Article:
Like New in Like New jacket. 2002 Stated First Edition, w/full number line. Hardcover w/l.n. dust jacket. As new, mint condition. From The Civil War Book Shop-As close as your computer; as dependable as old Abe.
Very good in fine dust jacket. Hyperion, New York, NY, 2002. 1st Edition, 1st Printing, VG/Fine-, Hard Cover, Size=6.5"x9.5", 300pp(Index). A piece of scotch tape on DJ front cover to flap at top & bottom edges, front & rear flaps & page before Half Title Page torn out, o.w. clean, bright & tight. NO ink names, bookplates, etc. DJ not torn, etc. ISBN 0786866624 99% OF OUR BOOKS ARE SHIPPED IN CUSTOM BOXES ALL ARE WELL PACKED WITH CARE!
Very good in fine dust jacket. Hyperion, New York, NY, 2002. 1st Edition, 1st Printing, VG+/Fine, Hard Cover, Size=6.5"x9.5", 298pp(notes). Ink gift note on blank page after front free endpaper, o.w. clean, bright & tight. DJ not torn, etc. ISBN 0786866624 Price unclipped. 99% OF OUR BOOKS ARE SHIPPED IN CUSTOM BOXES ALL ARE WELL PACKED WITH CARE!
Fine in fine dust jacket. Hyperion, New York, NY, 2002. 1st Edition, 1st Printing, Fine/Fine-, Hard Cover, Size=6.5"x9.5", 300pp(Index). DJ lightly rubbed, o.w. clean, bright & tight. No ink names, tears, chips, foxing etc. Price unclipped. ISBN 0786866624 99% OF OUR BOOKS ARE SHIPPED IN CUSTOM BOXES ALL ARE WELL PACKED WITH CARE!
Very good, very good. 300, notes, rear DJ slightly scuffed, "autographed" stick on front DJ. Signed by both co-authors (Allen Mikaelian & Mike Wallace). Portrayals of eleven recipients of the Congressional Medal of Honor, from each branch of the military, and an examination of what drove them to go sofar above and beyond the call of duty.
Large type / large print.
Publishers Weekly, 2002-11-04 In this lively account, Mikaelian traces the history of the Medal of Honor, the highest military distinction awarded in the United States, and the lives of several of those who have earned it in the years since it was established by President Lincoln during the Civil War. He focuses not only on their heroic feats, but also on what became of them in the wake of their deeds and the honor the medal earned them. This recording is augmented by readings by Wallace, who tells of his own wartime experiences and supplies historical context with the same timbre and excellent gift for timing and dramatic buildup that many will recognize from his work on 60 Minutes. The stories themselves are read by a rotation of three other readers, although Chase, Culp and McLarty have very similar voices and approaches. While their performances get the job done, they somewhat pale when juxtaposed with that of Wallace, and their tone and style occasionally bring to mind educational films from high school history class. The production that accompanies them is pronounced, but not over the top. It doesn't include bugle calls or the muffled clap of cavalry, but it doesn't shy away from the occasional drum roll or a few bars of "When Johnny Came Marching Home," either. Above all, though, the engrossing stories themselves will keep listeners engaged if not fascinated. Based on the Hyperion hardcover (Forecasts, May 27). (Aug.) Copyright 2002 Cahners Business Information.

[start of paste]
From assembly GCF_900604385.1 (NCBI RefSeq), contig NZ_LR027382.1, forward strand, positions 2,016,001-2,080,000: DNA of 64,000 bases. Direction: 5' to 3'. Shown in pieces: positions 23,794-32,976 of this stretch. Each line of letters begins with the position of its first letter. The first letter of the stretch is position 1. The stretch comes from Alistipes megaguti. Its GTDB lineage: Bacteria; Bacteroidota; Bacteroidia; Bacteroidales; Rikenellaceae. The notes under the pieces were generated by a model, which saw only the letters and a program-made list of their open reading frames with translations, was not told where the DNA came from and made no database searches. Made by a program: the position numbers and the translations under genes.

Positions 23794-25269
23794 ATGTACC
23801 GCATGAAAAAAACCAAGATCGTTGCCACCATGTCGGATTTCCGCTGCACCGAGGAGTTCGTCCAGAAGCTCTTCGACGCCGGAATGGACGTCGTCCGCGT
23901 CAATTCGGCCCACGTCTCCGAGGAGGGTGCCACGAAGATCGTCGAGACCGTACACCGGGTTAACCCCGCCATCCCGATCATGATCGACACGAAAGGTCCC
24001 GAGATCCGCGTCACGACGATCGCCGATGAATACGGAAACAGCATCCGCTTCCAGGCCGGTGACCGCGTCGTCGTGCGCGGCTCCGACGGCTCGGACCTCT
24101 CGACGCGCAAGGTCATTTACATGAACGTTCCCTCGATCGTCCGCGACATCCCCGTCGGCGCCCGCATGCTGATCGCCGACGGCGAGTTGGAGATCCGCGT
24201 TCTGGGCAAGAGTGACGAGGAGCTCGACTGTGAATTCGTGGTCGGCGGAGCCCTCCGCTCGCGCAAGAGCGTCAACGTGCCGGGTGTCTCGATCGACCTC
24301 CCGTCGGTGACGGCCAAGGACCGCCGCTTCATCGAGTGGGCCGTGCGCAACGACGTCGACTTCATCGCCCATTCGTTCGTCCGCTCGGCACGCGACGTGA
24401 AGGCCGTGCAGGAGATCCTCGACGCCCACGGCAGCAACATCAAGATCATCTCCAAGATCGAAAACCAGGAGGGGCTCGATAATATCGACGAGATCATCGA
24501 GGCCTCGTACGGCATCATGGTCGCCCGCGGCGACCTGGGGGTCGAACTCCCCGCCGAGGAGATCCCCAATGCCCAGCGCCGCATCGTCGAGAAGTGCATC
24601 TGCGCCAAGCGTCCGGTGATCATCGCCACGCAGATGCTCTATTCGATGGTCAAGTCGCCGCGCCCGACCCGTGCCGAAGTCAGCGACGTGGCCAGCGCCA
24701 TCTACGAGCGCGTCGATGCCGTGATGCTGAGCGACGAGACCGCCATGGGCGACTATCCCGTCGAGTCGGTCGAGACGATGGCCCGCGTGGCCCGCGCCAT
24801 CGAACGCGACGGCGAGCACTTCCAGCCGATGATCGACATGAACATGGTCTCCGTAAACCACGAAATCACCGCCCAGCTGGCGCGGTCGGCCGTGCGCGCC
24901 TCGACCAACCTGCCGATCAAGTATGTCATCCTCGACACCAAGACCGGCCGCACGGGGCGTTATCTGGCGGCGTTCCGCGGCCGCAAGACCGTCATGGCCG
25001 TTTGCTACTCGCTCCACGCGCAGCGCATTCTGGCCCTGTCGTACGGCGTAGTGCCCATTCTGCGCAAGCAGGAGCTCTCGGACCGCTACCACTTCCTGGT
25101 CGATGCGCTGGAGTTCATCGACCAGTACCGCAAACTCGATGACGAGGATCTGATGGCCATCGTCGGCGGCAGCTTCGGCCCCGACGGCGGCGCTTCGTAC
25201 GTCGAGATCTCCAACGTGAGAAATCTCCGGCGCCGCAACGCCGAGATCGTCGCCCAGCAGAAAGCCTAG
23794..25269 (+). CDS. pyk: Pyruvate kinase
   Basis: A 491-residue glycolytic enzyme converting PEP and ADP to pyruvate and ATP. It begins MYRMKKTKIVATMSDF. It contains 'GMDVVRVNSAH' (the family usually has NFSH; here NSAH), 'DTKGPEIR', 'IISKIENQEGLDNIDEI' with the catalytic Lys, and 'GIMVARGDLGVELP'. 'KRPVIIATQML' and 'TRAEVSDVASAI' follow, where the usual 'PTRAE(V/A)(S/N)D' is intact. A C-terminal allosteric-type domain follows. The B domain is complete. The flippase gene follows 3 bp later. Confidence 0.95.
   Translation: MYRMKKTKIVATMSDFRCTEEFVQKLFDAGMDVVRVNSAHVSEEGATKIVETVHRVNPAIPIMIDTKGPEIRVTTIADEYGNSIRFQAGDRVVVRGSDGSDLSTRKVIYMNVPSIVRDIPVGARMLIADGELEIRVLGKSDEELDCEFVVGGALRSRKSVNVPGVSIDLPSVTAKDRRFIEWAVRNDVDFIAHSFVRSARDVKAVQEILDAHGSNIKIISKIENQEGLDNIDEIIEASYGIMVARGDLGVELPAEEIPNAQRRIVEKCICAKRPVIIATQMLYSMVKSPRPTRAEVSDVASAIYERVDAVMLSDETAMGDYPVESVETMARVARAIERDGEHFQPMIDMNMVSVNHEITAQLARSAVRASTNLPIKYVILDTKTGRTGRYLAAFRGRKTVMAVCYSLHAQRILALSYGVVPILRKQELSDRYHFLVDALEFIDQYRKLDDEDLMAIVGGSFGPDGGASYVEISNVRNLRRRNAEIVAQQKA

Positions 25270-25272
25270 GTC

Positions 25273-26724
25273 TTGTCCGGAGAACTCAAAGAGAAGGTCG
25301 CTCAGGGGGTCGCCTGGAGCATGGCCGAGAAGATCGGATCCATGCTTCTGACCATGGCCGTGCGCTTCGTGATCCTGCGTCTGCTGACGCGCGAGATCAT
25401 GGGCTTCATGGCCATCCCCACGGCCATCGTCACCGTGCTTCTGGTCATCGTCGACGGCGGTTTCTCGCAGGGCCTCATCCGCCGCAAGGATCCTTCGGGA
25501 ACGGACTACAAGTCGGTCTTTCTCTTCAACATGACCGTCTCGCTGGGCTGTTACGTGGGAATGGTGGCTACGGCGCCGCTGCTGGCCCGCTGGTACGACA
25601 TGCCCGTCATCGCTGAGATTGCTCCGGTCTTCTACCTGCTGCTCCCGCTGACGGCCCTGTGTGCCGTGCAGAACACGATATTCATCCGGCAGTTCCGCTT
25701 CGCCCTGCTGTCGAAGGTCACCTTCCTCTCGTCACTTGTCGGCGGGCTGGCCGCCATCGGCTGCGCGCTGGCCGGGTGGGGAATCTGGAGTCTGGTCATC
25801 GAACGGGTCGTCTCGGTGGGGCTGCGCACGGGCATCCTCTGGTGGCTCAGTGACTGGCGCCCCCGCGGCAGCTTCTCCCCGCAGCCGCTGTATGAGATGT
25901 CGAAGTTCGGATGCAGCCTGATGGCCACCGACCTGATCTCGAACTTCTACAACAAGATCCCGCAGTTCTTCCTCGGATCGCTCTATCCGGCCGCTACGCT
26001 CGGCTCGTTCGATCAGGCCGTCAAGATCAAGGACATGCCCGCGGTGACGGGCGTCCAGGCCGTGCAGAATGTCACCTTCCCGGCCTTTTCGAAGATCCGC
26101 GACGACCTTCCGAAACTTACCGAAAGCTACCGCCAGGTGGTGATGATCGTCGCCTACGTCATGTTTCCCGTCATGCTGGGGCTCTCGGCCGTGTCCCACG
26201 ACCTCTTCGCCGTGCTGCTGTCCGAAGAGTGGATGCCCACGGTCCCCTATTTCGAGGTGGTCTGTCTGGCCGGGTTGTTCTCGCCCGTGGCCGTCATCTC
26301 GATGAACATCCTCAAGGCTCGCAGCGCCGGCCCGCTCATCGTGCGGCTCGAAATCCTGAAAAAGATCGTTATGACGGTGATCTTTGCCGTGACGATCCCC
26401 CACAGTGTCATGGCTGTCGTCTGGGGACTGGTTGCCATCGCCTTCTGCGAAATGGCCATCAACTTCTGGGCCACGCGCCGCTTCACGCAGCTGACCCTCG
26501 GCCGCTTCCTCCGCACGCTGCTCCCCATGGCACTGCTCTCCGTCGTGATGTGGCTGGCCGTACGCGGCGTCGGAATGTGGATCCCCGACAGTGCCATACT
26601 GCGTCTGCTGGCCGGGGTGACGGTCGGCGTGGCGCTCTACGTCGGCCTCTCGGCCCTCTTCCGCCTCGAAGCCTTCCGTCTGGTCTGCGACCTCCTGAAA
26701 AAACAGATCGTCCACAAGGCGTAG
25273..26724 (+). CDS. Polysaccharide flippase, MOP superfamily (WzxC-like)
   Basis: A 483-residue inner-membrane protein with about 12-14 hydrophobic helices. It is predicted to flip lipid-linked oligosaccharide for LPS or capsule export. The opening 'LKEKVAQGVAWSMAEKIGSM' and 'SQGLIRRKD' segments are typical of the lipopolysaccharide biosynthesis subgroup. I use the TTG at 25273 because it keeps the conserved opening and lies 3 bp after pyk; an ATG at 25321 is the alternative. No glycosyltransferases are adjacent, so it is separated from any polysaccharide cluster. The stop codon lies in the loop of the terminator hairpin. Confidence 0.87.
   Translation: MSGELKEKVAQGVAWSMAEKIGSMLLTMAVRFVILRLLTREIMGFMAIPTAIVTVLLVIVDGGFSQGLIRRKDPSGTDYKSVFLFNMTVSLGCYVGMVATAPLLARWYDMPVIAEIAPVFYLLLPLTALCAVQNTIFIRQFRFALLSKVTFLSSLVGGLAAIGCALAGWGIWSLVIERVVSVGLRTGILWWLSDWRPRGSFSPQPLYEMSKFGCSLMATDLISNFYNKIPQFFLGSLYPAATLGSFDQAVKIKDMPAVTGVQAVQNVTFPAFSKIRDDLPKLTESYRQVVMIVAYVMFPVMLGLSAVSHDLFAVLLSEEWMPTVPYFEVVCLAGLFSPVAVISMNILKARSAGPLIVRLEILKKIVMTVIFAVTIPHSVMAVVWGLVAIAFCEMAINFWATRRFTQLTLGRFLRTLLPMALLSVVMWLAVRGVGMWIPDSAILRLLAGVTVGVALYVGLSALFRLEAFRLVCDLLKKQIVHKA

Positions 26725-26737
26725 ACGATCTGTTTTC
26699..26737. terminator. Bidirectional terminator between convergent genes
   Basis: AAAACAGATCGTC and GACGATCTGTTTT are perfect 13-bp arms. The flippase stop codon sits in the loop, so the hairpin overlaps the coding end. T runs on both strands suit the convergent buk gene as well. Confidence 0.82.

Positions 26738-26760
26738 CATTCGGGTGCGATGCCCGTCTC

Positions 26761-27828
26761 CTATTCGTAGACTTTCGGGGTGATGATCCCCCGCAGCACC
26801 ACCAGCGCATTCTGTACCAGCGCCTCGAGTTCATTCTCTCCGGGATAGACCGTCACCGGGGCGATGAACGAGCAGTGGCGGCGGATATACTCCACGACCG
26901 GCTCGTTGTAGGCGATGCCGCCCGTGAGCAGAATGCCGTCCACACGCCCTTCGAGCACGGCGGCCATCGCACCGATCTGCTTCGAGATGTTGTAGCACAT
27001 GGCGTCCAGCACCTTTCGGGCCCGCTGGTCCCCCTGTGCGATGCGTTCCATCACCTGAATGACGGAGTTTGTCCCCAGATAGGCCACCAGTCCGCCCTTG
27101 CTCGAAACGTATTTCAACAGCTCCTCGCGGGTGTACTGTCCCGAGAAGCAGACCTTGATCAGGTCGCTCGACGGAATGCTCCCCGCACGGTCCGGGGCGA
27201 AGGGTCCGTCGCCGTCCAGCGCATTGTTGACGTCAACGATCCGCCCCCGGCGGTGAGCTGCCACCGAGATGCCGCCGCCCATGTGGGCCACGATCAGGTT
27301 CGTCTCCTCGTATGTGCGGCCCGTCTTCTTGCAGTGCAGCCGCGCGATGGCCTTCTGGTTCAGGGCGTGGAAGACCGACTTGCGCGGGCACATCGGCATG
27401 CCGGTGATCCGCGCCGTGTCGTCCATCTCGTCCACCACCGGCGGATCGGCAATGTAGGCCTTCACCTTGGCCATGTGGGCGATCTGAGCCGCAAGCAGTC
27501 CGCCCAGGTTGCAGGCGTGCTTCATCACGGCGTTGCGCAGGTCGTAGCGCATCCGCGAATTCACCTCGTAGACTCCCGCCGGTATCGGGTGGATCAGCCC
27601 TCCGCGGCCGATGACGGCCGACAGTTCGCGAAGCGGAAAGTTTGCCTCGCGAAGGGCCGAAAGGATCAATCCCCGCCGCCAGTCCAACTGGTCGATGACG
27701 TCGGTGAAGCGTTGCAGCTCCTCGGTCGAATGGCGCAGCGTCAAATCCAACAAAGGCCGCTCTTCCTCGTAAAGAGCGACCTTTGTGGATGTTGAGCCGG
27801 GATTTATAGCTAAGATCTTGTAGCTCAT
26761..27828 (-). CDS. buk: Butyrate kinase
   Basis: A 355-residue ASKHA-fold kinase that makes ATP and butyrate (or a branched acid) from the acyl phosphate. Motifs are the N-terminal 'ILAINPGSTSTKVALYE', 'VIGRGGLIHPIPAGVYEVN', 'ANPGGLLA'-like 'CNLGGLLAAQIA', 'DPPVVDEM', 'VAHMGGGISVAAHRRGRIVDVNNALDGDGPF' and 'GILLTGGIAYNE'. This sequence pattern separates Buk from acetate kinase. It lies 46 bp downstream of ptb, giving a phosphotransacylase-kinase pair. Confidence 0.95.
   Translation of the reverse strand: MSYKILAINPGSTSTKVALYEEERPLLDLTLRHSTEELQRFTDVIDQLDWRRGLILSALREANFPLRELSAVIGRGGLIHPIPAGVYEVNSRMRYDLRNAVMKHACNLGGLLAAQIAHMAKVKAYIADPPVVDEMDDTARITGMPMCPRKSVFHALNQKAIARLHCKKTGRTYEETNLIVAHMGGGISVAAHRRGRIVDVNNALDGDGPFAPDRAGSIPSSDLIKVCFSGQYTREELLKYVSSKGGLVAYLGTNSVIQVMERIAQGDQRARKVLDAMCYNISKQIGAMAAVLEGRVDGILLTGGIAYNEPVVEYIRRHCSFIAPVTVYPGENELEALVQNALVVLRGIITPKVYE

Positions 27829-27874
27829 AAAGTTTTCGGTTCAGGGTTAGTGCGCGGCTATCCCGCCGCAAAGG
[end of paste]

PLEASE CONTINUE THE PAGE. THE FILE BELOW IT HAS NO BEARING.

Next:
Publishers Weekly, 2002-05-27 The Congressional Medal of Honor, established during the Civil War, pays tribute to a person who has "distinguished himself conspicuously by gallantry and intrepidity at the risk of his life above and beyond the call of duty." Washington Literacy Council board member Mikaelian spotlights 11 of the 3,456 soldiers who have received this legendary honor, while 60 Minutes' Wallace supplies historical context with his introduction and brief, general commentaries on various U.S. wars. The book's lively vignettes not only describe the battles faced by the men (and one woman), but also trace the ways the Medal affected their later lives. The book profiles Hiroshi Miyamura, a Korean War marine who fought back Chinese soldiers when he and fellow troops were isolated in a mountain pass on the Chinese-Korean border; as well as Dwight Johnson, a celebrated Vietnam vet deeply conflicted about his role in the war and especially about his recruitment of fellow young black men into the armed services. The practice of Mary Edwards Walker, a Civil War doctor who is the only woman to have won the Medal, fell into controversy after the war, leading the government to revoke her Medal toward the end of her life when she was an isolated eccentric and, literally, a sideshow curiosity. This absorbing set of accounts should appeal to military history enthusiasts and anyone interested in the heroic exploits of ordinary Americans. (May) Copyright 2002 Cahners Business Information.
Alibris, the Alibris logo, and Alibris.com are registered trademarks of Alibris, Inc.
Copyright in bibliographic data and cover images is held by Nielsen Book Services Limited, Baker & Taylor, Inc., or by their respective licensors, or by the publishers, or by their respective licensors. For personal use only. All rights reserved. All rights in images of books or other publications are reserved by the original copyright holders.